Psychologists Vs. Psychiatrists: What’s The Difference?


How Are Psychologists and Psychiatrists Different?


It’s not uncommon for people to confuse psychologists and psychiatrists, but they actually have very different jobs. It’s important to know who does what so you can make the right treatment decisions for you and your family. Here’s 4 psych facts to help you get it right.

Is this stereotype about psychologists or psychiatrists?

Is this stereotype about psychologists or psychiatrists?

Is There a Difference in Education and Training Between Psychologists and Psychiatrists?

Probably the most important point of difference between psychologists and psychiatrists is that psychiatrists have a medical degree and psychologists don’t. Because of their medical training, all psychiatrists will have a ‘doctor’ title. Some clinical psychologists may also have a doctor title, though this is because they’ve completed a Doctorate in Clinical Psychology (as opposed to a Masters in Clinical Psychology), a PhD in the area of clinical psychology, or both, but psychologists aren’t medically trained.

Who Can Prescribe Medication?

Only psychiatrists can prescribe medication for mental disorders, because they are medically trained. Psychologists may recommend a psychiatric referral when they feel medication is indicated, but they aren’t able to prescribe medication. A medical background means that psychiatrists have a greater level of understanding as to how mental health issues like anxiety and depression can be the result of imbalances in brain chemistry. Their medical training also means that psychiatrists have knowledge about how different medications interact and the best dosages to trial for the best results.

Do Psychiatrists Do Cognitive Behavioural Therapy?

Most psychologists will have training in Cognitive Behavioural Therapy or CBT, the ‘gold standard’ treatment for a range of mental health difficulties. Some psychiatrists will also see patients for CBT alongside medication management, though many will manage only medication. Some people benefit from starting medication before they start other forms of treatment, and others will benefit from seeing both a psychologist (for CBT) and a psychiatrist (for medication management) at the same time.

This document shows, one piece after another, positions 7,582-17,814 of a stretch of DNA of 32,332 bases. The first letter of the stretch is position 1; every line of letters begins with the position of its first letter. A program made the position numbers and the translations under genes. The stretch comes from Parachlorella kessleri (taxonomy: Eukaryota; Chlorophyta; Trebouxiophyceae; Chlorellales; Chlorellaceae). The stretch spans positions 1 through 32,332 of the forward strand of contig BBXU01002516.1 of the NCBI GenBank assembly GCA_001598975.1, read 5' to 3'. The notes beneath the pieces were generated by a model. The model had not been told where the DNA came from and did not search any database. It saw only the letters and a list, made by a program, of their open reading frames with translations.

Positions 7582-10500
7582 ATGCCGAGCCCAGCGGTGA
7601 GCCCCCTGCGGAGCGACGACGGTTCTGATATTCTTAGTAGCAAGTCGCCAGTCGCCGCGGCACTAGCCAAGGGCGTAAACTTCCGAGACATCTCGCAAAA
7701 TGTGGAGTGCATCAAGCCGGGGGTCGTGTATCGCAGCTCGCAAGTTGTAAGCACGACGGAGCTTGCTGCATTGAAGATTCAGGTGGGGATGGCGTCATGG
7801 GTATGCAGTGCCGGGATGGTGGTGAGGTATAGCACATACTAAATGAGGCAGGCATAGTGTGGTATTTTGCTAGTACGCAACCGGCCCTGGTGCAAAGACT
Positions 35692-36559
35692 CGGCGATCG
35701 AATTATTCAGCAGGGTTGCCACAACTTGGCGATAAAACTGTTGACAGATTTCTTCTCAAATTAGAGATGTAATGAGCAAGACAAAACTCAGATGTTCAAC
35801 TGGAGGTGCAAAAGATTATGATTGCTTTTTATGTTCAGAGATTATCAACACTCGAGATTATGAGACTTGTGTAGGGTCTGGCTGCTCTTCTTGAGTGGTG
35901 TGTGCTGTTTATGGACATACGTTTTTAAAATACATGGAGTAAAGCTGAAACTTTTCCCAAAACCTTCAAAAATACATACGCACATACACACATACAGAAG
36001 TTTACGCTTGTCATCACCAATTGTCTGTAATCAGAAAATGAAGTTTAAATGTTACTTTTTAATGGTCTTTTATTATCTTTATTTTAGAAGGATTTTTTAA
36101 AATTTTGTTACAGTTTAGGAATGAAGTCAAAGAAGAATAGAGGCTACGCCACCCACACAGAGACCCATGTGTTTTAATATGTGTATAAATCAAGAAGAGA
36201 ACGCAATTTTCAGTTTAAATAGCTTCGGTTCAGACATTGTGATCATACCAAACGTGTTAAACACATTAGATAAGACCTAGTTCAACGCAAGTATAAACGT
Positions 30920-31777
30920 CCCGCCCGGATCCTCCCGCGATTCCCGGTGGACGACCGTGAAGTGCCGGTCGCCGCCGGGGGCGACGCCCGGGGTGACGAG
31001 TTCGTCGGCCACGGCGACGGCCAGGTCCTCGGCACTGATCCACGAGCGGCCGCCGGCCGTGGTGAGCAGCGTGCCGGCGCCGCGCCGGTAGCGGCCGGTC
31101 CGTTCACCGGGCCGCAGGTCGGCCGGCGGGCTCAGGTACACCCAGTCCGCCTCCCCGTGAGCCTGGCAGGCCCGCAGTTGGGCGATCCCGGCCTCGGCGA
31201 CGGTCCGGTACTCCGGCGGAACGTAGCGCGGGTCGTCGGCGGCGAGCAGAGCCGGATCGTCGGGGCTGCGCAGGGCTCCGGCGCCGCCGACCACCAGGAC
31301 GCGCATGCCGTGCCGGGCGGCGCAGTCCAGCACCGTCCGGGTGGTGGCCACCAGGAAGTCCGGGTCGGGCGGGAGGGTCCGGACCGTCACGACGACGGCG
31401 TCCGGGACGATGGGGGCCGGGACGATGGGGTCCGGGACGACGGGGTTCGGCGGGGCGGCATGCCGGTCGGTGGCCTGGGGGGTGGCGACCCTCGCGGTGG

While it’s usually recommended that people see a psychologist when they’re taking medication, many people also see psychologists without seeing a psychiatrist.

How Often Should I See My Psychologist/Psychiatrist?

Depending on what it is that you’re seeking help with, you may see a psychologist for only a few sessions, or you may need regular sessions over a longer period of time. How often you meet with your psychiatrist will depend on your medication: if you’re trialing a new medication, you may meet with your psychiatrist more regularly to monitor its effectiveness and possible side effects, but once you’ve found the right medication and the right dose, you may only see your psychiatrist every once in a while, especially if you’re seeing a psychologist at the same time.

Brittany McGill is a clinical psychologist who completed her postgraduate clinical training at the University of New South Wales. She is interested in anxiety and mood disorders across the lifespan and uses cognitive-behavioural and other evidence-based strategies to help people achieve positive change in their lives.


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